To prove the Mustang isn’t simply about straight-line speed, Ford has introduced Magneride dampers as a £1,600 option. Filled with a special fluid that reacts to electrical current, they can stiffen or soften according to the road conditions – adjusting up to 1,000 times a second.
In truth, they’re not the magic bullet that transforms the Mustang into a B-road hero. It’s still a wide, heavy car (up to 1,818kg for the V8 convertible) and it can’t defy physics. On these snaking switchbacks in the foothills of the Alps, a Fiesta ST would be more fun.
Nonetheless, this particular fast Ford is still engaging and exciting, and the Magneride dampers serve up a supple ride with added cornering control. I reckon they’re money well-spent.
Safety gets a much-needed boost
The elephant in the room at the Mustang launch was that Euro NCAP result. Last year, the car safety watchdog put the Mustang through its industry-standard crash test and it scored a woeful two stars out of five. Notable issues were a lack of driver assistance tech and poor protection for rear passengers.
The new car hasn’t been tested yet, but Ford is confident of a better result, saying “sophisticated technologies will contribute to an improved Euro NCAP rating”. Those technologies – fitted as standard – include active emergency braking with pedestrian detection, lane-keeping assist (which nudges the steering to keep you between the white lines) and adaptive cruise control (maintains a set distance to the car in front).
The interior is still a mixed bag
After that upmarket exterior makeover, the Mustang’s cabin remains a mild disappointment. Here, in budget switchgear and hard, shiny plastics, is where the gap to ‘premium’ rivals really shows. But then there’s also a hefty price-gap between, say, a £41,095 Mustang V8 and a £60,425 BMW M4, so a compromise must be made.
The chief upgrade for the interior is a new TFT digital instrument cluster instead of physical dials. It’s cluttered, but looks cool. Switch to Sport or Track modes and the rev counter becomes a horizontal bar that stretches across the top of the screen, while you can also choose from hundreds of colour combinations. After a much debate, my co-driver and I settled for fluoro-green and purple…
Drag Strip Mode… that is all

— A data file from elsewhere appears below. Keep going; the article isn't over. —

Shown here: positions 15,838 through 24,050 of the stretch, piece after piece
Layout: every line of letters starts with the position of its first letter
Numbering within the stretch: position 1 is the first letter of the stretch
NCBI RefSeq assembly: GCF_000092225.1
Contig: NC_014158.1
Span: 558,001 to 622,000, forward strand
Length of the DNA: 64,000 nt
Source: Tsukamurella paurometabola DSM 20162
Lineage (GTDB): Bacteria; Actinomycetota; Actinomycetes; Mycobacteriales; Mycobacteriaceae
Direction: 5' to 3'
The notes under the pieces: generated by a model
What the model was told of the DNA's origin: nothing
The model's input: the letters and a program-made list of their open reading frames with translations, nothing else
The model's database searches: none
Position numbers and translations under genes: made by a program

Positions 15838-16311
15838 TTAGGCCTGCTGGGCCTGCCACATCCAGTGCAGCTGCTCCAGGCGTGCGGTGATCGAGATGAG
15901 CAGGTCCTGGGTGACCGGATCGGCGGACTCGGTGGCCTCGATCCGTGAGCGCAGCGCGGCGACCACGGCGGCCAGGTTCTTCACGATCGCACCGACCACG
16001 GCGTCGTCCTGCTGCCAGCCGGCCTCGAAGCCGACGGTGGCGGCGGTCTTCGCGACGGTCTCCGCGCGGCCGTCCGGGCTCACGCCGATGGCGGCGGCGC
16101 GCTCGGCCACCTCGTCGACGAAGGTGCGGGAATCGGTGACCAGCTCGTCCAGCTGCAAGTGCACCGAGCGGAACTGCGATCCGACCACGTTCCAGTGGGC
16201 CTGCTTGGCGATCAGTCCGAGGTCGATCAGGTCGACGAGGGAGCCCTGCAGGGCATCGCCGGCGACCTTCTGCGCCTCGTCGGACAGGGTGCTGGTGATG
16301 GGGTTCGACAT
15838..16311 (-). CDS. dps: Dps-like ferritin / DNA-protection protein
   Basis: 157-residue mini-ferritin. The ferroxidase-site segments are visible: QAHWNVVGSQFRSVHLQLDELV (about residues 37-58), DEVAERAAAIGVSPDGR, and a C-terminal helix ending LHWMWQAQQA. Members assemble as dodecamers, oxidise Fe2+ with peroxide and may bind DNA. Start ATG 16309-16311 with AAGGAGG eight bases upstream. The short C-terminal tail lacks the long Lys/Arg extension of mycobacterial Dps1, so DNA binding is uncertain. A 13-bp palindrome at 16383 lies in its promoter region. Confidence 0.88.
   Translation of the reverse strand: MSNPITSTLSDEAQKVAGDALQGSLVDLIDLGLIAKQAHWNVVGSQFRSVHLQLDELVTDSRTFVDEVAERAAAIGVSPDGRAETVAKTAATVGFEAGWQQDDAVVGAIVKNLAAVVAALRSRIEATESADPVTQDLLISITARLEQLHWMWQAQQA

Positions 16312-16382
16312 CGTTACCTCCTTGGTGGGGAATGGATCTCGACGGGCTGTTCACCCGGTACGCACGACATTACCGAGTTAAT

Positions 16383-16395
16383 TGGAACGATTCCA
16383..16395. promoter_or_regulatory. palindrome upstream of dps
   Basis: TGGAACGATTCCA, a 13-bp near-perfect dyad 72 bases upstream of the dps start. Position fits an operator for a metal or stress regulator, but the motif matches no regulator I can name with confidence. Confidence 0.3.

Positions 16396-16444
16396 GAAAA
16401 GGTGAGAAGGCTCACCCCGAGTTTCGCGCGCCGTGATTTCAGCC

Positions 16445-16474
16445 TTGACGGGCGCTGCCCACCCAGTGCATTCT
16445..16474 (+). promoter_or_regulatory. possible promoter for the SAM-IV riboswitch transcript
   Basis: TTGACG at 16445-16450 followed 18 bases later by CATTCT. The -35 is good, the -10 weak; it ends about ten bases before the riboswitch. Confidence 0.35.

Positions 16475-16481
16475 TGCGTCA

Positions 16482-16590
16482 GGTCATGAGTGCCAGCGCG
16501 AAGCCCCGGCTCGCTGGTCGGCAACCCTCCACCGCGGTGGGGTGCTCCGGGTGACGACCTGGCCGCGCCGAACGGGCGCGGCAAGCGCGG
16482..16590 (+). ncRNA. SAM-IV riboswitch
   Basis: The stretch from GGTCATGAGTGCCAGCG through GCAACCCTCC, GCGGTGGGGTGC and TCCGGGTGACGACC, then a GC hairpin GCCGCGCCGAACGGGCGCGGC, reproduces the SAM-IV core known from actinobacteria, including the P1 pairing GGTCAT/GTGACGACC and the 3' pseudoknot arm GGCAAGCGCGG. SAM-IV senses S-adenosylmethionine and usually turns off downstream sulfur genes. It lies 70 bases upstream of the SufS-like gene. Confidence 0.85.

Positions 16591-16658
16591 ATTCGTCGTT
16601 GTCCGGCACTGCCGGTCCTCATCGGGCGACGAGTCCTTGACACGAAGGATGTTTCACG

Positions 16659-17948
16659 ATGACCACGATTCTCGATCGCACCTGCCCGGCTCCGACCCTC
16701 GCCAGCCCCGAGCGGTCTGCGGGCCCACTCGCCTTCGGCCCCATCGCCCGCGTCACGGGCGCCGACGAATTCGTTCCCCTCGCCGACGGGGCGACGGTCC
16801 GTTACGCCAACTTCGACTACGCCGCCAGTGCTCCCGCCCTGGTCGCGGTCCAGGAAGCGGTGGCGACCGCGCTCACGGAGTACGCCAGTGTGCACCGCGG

Where the Mustang previously had four drive modes, it now has six – including the customisable My Mode. New for 2018 is Drag Strip mode, which optimises the car for quarter-mile performance “at dedicated drag racing strips” by using Launch Control and softening the rear Magneride dampers for maximum standing-start traction.
I tried it, to hilarious effect. And judging by the number of black rubber ‘elevens’ on the Route Napoleon, several of my colleagues did, too.
A Bullitt special edition arrives soon
For true Mustang aficionados, the forthcoming Bullitt special edition is the one to have. Loosely based on the car driven by Steve McQueen in the 1968 film of the same name, it’s available in Dark Highland Green or Shadow Black.
The Bullitt’s V8 gets a mild power boost to 464hp, but it’s main appeal is cosmetic. As the star of one of Hollywood’s most celebrated car chases – out-running a Dodge Charger on the streets of San Francisco – it’s next-level cool.
There’s still nothing quite like it
Americans can still buy a Dodge Charger, or indeed a Chevrolet Camaro. If you want an official, right-hand-drive muscle car in the UK, though, the Mustang is still your only option. You can draw comparisons with the BMW M4 and Mercedes-AMG C63, but such cars are altogether different. Think steak and chips versus a Michelin-starred meal.
The thing is, I really like steak and chips. And I really like the Mustang. It’s far from perfect – and it’s still not a sports car in the European sense – but the latest updates enhance its back-to-basics appeal. I’ll have a V8 coupe in Orange Fury with a manual ’box, please. Yeee-ha.